Nelles Public School

2016 School Recipient of the Dr. Bette M. Stephenson Recognition of Achievement

Nelles Public School, District School Board of Niagara

Student population: 242; Grades: K–8; Principal: Sara De Divitiis

  • School population has grown dramatically in the last five years, going from a population of 197 to 330 students
  • There were 26% of Grade 3 students and 17% of Grade 6 students that wrote the EQAO assessment who had special education needs
  • Many parents commute to work outside the community, and the staff carefully plans how to involve them; the staff ensures they make themselves available outside of school hours
  • Teachers use different technologies, such as the Remind app, D2L and Google Classroom, to stay in touch with parents and share what is happening.
Wayne Hodgson (Teacher), Shelley Schroeder (Teacher), Sara De Divitiis (Principal)

Nelles Public School is located in the growing town of Grimsby, which is situated between Lake Ontario and the Niagara Escarpment. The school became a kindergarten to Grade 8 school (having been a K–6 school) when the previous school that students attended for Grades 7 and 8 became a French Immersion school. In order to impact the learning of each student, parents—through their active School Council—helped to equip every classroom with math manipulatives, thereby ensuring none were negatively affected by the swelling student enrolment.

Selection Criteria

EQAO considered schools that:

  • had a significant proportion of students who did not meet the provincial math standard in Grade 3 but who improved to meet it when they were in Grade 6 and
  • maintained or increased the overall number of students meeting the provincial standard in math.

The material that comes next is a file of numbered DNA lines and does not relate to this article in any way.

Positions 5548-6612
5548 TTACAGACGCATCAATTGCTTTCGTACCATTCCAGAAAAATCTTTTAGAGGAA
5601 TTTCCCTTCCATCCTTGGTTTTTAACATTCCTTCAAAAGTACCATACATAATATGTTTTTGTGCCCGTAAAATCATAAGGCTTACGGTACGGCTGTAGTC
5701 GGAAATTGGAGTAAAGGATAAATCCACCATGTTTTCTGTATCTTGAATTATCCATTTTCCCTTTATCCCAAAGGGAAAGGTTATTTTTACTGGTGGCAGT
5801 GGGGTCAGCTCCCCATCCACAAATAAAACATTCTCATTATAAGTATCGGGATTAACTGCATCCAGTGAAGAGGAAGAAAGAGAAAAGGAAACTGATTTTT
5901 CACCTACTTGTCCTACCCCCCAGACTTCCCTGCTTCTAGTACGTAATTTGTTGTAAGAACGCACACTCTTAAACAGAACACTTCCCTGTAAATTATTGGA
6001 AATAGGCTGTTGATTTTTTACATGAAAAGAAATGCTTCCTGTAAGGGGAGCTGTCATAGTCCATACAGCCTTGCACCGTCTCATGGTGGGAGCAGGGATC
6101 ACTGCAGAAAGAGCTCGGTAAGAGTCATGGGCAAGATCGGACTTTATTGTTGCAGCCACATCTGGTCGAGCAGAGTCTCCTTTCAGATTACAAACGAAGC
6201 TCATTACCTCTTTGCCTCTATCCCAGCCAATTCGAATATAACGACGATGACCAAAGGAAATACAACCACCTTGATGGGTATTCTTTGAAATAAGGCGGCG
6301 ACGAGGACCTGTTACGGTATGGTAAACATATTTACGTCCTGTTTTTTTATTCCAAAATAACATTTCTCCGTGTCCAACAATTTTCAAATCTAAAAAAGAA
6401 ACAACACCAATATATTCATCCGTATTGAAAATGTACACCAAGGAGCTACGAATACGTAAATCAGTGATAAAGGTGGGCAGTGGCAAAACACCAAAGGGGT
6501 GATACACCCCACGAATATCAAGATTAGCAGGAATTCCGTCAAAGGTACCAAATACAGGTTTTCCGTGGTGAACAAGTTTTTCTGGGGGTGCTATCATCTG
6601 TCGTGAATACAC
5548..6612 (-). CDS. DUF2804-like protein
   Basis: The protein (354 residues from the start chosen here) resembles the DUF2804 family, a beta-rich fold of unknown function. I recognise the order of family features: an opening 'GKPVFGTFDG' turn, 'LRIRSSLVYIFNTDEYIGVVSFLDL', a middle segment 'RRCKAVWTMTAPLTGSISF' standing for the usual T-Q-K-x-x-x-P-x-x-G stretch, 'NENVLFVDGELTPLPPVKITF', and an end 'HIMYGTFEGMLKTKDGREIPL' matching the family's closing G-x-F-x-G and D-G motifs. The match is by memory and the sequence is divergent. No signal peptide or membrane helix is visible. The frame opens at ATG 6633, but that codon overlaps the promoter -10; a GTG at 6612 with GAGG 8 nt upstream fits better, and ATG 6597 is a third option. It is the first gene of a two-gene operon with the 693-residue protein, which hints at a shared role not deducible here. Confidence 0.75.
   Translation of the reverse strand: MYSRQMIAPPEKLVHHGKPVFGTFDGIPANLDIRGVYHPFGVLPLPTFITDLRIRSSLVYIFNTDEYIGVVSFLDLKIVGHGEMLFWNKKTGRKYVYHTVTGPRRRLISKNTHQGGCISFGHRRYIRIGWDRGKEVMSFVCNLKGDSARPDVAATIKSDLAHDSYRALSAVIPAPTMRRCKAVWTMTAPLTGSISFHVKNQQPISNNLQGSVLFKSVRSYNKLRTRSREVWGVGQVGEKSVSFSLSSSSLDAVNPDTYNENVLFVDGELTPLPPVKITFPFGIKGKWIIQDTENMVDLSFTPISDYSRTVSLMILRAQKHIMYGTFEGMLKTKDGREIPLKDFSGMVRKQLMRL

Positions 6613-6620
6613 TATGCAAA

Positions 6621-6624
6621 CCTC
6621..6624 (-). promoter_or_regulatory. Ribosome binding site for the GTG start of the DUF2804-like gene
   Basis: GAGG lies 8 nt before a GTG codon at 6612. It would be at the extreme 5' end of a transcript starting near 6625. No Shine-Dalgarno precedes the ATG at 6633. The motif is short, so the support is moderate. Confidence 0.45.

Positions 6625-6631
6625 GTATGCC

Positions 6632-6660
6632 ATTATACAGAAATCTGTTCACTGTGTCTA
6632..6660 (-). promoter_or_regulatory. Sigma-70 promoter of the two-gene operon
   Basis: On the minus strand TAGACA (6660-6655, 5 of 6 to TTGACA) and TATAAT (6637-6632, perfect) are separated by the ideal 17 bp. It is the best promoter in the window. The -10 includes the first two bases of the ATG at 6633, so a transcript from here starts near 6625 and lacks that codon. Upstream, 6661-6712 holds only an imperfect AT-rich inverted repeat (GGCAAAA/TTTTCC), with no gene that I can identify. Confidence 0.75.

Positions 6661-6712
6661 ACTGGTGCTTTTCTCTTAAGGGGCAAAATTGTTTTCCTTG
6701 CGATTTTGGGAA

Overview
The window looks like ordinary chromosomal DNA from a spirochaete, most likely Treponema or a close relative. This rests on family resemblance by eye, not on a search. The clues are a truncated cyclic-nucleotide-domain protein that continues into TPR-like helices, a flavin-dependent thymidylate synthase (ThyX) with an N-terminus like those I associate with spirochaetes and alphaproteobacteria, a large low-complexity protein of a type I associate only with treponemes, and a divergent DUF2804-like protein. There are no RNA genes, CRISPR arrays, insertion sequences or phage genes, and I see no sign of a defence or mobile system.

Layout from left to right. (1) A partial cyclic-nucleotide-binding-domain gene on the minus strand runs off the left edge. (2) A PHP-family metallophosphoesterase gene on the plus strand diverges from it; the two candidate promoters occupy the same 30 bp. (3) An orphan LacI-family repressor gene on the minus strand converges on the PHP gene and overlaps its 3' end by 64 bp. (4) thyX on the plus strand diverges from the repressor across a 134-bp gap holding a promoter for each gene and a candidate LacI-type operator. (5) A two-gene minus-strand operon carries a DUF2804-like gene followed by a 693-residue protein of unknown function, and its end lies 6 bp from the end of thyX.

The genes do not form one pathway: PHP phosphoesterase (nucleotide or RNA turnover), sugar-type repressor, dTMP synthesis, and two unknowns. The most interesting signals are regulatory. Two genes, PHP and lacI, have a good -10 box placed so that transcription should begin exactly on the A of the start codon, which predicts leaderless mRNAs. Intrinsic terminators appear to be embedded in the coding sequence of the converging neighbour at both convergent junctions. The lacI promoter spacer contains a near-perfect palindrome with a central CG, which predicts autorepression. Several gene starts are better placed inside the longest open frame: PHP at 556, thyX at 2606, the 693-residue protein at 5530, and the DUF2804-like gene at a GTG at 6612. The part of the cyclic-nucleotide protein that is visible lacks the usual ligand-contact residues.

What is the profile of this school community?

Profile of Grade 3 and Grade 6 Students

Grade 3
Grade 6
Female
58%
50%
Male
42%
50%
Special education needs
26%
17%
English language learners
0%
0%
Born outside Canada
3%
4%
First language learned at home was other than English
0%
0%

How have the results improved?

The work in Niagara District School Board began with each area’s team of principals, along with superintendents, reviewing EQAO results together. By identifying commonalities, such as trends in elementary schools in a similar geographic area, they were better able to collaborate and coordinate efforts. Back at their schools, teachers and administrators considered the attitude and behaviour data on the EQAO reporting application, which allowed them to uncover a need for strategies for increasing positive student attitude through continued attention to developing a growth mindset in students. Then they followed up with classroom observations and conversations. The schools looked at the students coming out of Grade 3 and into Grade 4 with the Learning Resource Teacher and school team, and asked if the children’s needs were being met. In the junior division, more accommodations were put in place, and the results showed that special education students were successful in Grade 6.